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- Business notebook: Cape native goes from farm to mobile-food operation (3/20/17)1
- Police: Man beats pregnant wife, throws her down stairs, abandons her on side of road (3/14/17)17
- Several tournaments already booked at Sportsplex (3/16/17)6
- Cairo man pleads guilty to bank murders (3/17/17)1
- Former Scott City administrator: 'I was forced to resign' (3/21/17)6
- Two people found dead in Advance house fire (3/21/17)
- Two local lawmakers back charter school bill; Perryville lawmaker objects to measure (3/19/17)19
- Two Cape men charged with second-degree murder of Grandi (3/21/17)2
- Cape's 24-hour endurance run keeps growing; some will run more than 100 miles beginning Friday night (3/15/17)1
Apparent executions at northern fortress
Associated Press WriterKABUL, Afghanistan (AP) -- The Taliban said Wednesday that their supreme leader was safe after U.S. airstrikes on a Taliban "leadership area." At a northern fortress where pro-Taliban foreigners were killed in a prison mutiny, bodies of dozens of foreign fighters were seen with their arms tied behind their backs.
Red Cross workers removed bodies from the corpse-strewn complex near Mazar-e-Sharif where the three-day mutiny by foreign fighters loyal to Osama bin Laden was put down Tuesday. Gen. Rashid Dostum, the northern alliance commander who controls the area, warned journalists to stay away from the southern section of the fort where he said dangerous pro-Taliban fighters could still be alive among the corpses.
An Associated Press photographer who wandered into the southern sector saw a field with about 50 bodies laid out. Black scarves bound their arms, and alliance fighters were cutting the bonds from the bodies with knives and scissors. At least one fighter pried gold fillings from a corpse.
The foreigners were brought to the fortress last weekend after the surrender of the northern Taliban stronghold of Kunduz. Wandering through the carnage inside the fort in a flowing brown robe and a black leather jacket, Dostum denied his men had committed any atrocities.
"We behaved brotherly with them," Dostum said. "We treated prisoners according to human rights."
The fall of Kunduz removed the last major Taliban stronghold in the north, focusing attention on the Islamic militia's remaining bastion in the south, where U.S. Marines established a foreign base Sunday night outside of Kandahar.
On Tuesday, U.S. Defense Secretary Donald H. Rumsfeld said the Pentagon ordered airstrikes Tuesday against a compound near Kandahar after learning that it was being used by senior leaders of the Taliban, al-Qaida and Wafa, a Saudi humanitarian group that was among several groups named by the United States as aiding bin Laden and his network.
U.S. F-16 jets and B-1B bombers attacked two targets with precision-guided weapons, military officials said.
Pentagon officials didn't say who may have been in the compound, but Rumsfeld said was clearly "a leadership area."
"Whoever was there is going to wish they weren't," he said.
The former Taliban ambassador to Pakistan, Abdul Salaam Zaeef, insisted no top Taliban officials were in the compound at the time of the attack.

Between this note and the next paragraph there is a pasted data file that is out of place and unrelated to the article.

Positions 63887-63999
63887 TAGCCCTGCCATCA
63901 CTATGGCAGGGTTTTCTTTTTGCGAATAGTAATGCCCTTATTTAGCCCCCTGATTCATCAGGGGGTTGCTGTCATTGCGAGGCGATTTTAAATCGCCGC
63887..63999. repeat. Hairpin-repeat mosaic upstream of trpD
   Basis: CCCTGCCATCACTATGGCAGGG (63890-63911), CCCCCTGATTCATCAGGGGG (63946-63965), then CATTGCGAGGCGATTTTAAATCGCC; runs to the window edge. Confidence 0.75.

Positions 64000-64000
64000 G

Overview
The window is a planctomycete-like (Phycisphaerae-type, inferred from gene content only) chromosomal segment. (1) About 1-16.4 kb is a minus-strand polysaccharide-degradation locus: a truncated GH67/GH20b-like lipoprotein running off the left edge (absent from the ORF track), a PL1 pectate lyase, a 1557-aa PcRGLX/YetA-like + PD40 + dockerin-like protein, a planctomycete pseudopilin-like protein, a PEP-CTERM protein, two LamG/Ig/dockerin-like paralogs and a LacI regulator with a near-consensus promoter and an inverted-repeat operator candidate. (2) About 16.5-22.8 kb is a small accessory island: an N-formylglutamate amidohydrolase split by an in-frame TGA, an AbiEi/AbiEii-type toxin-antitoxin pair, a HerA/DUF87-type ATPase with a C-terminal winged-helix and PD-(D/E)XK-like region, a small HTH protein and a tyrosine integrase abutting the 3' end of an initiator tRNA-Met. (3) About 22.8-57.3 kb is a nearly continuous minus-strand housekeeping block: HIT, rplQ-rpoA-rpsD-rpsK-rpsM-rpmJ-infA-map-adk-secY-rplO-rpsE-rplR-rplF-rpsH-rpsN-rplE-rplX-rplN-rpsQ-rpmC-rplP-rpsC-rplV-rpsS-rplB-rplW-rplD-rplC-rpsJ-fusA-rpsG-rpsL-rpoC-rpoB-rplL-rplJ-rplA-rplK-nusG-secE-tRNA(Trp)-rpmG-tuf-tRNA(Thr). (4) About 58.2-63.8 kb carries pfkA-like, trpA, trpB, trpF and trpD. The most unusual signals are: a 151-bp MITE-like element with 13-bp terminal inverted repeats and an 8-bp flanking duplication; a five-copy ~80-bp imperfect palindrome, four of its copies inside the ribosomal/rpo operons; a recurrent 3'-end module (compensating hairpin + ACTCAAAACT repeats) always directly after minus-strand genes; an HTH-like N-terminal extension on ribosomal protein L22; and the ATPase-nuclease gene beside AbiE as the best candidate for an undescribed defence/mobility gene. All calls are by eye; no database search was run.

He told the Pakistan-based Afghan Islamic Press that the airstrikes targeted the house of a local Taliban leader in Kandahar's Dand area and not an al-Qaida base. He gave no details of casualties.
Zaeef said Taliban supreme leader Mullah Mohammed Omar "is safe and sound. He hasn't been hurt, nor any other Taliban leader."
President Bush launched military operations Oct. 7 against Afghanistan after the Taliban refused to surrender bin Laden for his role in the September terrorist attacks that killed 3,600 people in the United States.
At the fortress near Mazar-e-Sharif, Red Cross workers wearing rubber gloves loaded corpses onto trailers to remove them for burial. Most of the prisoners were believed to have been Pakistanis, Chechens, Arabs and other non-Afghans who came to Afghanistan to fight with the Taliban.
They surrendered last weekend outside Kunduz and were brought to the fortress. Once inside, they reportedly stormed the armory Sunday, seized weapons and battled their captors for three days despite U.S. airstrikes and intense fire from the northern alliance.
By Wednesday, fighting had stopped and the alliance said only a handful of holdouts might have survived.
Shabudin, a northern alliance fighter, said his comrades had been tying the hands of some Taliban fighters believed to be Arabs when the uprising began Sunday. But Gen. Dostum denied his forces had restrained the prisoners. "We did not tie them. We brought them here to be safer," he said.
Amnesty International called Tuesday for an inquiry into the uprising and the "proportionality of the response" by the northern alliance and U.S. and British military personnel at the uprising.
The inquiry "should make urgent recommendations to ensure that other instances of surrender and holding of prisoners do not lead to similar disorders and loss of life," the London-based human rights organization said Tuesday.
In all, alliance officials have said some 450 prisoners were killed, as were 30 to 50 alliance troops. Five Americans were wounded by "friendly fire" and a CIA agent was missing in the fighting.
Meanwhile, representatives of four Afghan factions met for a second day Wednesday near Bonn, Germany, to map plans for a new, multiethnic government for Afghanistan. James F. Dobbins, the U.S. Central Asia envoy, called the first day of talks a positive start.